Rebuilding American Civics

While many Americans know a bit about our government foundations, processes and institutions, it is important that we have a shared understanding of these topics, so that we can have better and more constructive political conversations. Join us for a series of classes that look at rekindling our shared understanding about the principles of American civics. These classes will be taught in a conversational format, refreshing your understanding of American government and political thought, while uncovering new insights. It is often said that people should avoid talking about politics in mixed company; in our country, however, it is important that, as citizens we discuss politics but do so in a civil manner using critical thinking skills and empathy. As such, these classes will emphasize critical thinking and dialogue, learning along the way that it is okay to “agree to disagree.”

Classes will be led by Sam Scinta, President of IM Education and Lecturer in Political Science at UW-La Crosse and Viterbo University, along with special guests.

To register for this series of classes or to get more information contact Kelli Jerve at or Jill Miller at  You may also visit Viterbo University’s D.B. Reinhart Institute for Ethics in Leadership Webpage for more information.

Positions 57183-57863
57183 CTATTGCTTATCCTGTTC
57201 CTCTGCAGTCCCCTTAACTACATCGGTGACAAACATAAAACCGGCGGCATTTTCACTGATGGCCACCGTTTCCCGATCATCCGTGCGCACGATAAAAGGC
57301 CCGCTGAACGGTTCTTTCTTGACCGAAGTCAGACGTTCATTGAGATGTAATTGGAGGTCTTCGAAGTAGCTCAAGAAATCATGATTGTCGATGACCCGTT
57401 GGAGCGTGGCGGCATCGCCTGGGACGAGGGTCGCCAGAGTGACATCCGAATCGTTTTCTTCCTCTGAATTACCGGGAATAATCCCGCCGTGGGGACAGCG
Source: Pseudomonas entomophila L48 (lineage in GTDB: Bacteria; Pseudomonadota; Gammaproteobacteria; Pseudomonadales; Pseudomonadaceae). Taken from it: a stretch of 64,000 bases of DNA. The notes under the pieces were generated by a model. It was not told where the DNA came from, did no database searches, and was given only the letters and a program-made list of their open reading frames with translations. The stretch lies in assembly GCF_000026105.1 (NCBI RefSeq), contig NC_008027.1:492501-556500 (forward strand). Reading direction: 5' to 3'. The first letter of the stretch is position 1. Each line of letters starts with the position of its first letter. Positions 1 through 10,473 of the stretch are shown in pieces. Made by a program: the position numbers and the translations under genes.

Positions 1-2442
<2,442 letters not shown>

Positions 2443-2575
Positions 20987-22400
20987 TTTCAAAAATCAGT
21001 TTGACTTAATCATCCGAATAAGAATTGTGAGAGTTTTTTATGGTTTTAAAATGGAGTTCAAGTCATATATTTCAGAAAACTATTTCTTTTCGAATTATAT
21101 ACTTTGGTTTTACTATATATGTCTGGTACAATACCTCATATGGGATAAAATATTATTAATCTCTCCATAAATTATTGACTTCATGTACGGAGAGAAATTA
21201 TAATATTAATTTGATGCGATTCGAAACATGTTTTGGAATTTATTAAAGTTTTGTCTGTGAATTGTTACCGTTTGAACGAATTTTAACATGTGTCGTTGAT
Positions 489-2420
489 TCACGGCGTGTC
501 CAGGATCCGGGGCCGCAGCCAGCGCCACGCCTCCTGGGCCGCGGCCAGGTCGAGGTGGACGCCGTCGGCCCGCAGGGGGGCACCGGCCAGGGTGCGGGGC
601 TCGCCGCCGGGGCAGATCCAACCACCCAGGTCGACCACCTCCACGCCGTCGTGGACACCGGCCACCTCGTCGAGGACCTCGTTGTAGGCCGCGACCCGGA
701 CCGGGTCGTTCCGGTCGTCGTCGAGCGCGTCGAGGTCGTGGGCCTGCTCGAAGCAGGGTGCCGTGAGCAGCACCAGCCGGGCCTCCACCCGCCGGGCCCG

Schedule of Workshops:

We are currently on our summer break; see previous class descriptions below. Classes will resume in the fall, so check back later for an updated schedule!

Understanding the Supreme Court. Every year, the Supreme Court hands down influential decisions that shape American life. To many Americans, however, the work of the Court is opaque and not well understood. This session will explore the basics of the Supreme Court, how to read a Court decision, and why it is important for Americans to understand the workings of the judicial branch.

Understanding Civil Liberties-Privacy Rights. The liberties we enjoy as American citizens are among the broadest liberties granted to people in the world, and many Americans articulate a right to privacy from the government. And yet, the word privacy does not appear in the Constitution. What is the source and extent of this liberty? In this session, we will take a closer look at the Fourth Amendment, as well as the broader idea of privacy in the constitutional context

Civil Disobedience: 2020 saw an increase in protests from all points on the political spectrum, in many respects the biggest American protests in over 50 years. Where does this idea of civil disobedience come from in American history, and how do we square the right and need to protest with the common good? How is this right protected by the Bill of Rights? In this session, we will explore the concept of civil disobedience throughout American history and the role it can play in our civil society.

Election Reform: After the 2020 Elections, legislators and citizens across the country called for reform of the voting process, both at the state and the national level. What motivated these calls for reform? Are these changes necessary? Which reforms make the most sense? We will critique and explore the status of several of these proposals.